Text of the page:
Farewell, Victoria

Farewell, Victoria

Echoes of the past from the Archives

Back in 1948, the Irish government of the day had decided to remove the large statue of Queen Victoria and her supporting figures from the front of Leinster House. The Queen and her supporters were shipped off to storage, first in Kilmainham and then to Daingean.

From time to time, enquiries were made about the statues. In December 1984, the director of the Beamish Open Air Museum in Co. Durham asked if it might acquire Queen Victoria.

However, on a visit to Dublin he realised that Her Majesty was very large indeed. He had hoped for a royal statue of more life-size dimensions, rather than the imperial model from Leinster House.

The hope of the OPW to be rid of the Queen was dashed. However, in 1986, the Queen was transported to Botany Bay, so to speak, and the memorial was rededicated outside the Queen Victoria Building in the city of Sydney, the capital of New South Wales, on December 20, 1987.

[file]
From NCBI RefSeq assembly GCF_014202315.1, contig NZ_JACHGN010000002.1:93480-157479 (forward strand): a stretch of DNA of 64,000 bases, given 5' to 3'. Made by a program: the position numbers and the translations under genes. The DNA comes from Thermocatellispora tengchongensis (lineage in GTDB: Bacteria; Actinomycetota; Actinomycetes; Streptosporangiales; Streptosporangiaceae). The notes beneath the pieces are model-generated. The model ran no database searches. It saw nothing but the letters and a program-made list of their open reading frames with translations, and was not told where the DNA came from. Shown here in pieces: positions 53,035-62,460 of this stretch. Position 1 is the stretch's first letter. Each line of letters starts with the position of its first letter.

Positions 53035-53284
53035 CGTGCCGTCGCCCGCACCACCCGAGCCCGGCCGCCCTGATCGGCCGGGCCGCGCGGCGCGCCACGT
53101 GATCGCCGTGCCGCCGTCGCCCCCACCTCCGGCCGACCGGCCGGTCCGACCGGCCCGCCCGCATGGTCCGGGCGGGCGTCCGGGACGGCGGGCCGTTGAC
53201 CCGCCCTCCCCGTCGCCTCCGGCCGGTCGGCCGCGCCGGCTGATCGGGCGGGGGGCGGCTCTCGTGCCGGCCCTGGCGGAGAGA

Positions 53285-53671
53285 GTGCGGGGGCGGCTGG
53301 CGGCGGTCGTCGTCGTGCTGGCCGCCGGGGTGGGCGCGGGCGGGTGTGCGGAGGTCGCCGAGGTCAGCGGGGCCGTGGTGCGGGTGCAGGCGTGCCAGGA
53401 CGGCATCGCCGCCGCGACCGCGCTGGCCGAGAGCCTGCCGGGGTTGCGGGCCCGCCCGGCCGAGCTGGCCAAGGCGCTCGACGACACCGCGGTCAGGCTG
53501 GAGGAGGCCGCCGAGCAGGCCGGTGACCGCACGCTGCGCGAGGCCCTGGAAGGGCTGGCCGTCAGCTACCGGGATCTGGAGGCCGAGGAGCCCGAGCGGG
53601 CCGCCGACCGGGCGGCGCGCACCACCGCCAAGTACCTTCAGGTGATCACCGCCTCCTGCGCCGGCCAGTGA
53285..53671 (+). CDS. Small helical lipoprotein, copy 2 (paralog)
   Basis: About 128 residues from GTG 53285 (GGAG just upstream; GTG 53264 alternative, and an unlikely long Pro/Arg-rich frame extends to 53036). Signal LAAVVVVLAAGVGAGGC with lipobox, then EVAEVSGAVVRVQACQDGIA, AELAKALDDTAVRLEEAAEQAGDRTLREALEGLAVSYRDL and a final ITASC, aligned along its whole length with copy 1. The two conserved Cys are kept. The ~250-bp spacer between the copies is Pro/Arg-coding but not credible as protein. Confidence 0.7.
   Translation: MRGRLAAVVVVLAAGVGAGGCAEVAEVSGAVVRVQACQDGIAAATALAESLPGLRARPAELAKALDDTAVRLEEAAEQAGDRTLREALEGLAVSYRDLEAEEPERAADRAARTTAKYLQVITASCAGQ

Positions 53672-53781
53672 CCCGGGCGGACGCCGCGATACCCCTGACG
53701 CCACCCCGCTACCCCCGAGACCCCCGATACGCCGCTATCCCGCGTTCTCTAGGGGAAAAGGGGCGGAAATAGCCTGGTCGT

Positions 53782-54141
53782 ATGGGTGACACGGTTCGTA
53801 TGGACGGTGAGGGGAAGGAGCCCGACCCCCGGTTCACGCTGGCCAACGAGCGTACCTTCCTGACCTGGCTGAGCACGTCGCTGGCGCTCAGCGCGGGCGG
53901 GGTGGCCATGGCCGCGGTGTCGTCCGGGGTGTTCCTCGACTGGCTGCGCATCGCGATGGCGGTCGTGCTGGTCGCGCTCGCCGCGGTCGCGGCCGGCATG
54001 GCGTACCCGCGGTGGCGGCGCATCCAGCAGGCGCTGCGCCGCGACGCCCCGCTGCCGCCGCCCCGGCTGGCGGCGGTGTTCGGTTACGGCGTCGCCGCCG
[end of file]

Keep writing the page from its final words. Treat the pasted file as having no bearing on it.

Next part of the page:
Though the statue was one of the most considerable works of a major Irish artist, John Hughes, few tears were shed in Dublin at Victoria’s departure.


Soviet religious conference

The Cold War made for strange bedfellows: none stranger than a conference of religious leaders held in Moscow under the auspices of the Soviet government in early May 1981.

It was entitled ‘World Conference of Religious Workers for Saving the Sacred Gift of Life from Nuclear Catastrophe’.

The “religious worker” who represented Ireland was, so our Ambassador in Moscow claimed, unknown to the embassy. He was, in fact, Dr Bill McSweeney, then lecturer in Peace Studies at the School of Ecumenics, a man prominent in academic circles. The ambassador’s comments on other attendees was equally dismissive.


But what resulted from the discussions were in fact resolutions couched in that peculiar language of Russian foreign policy in which the conference itself had been described.

Today, though conflicts have changed, the same political abuse of language continues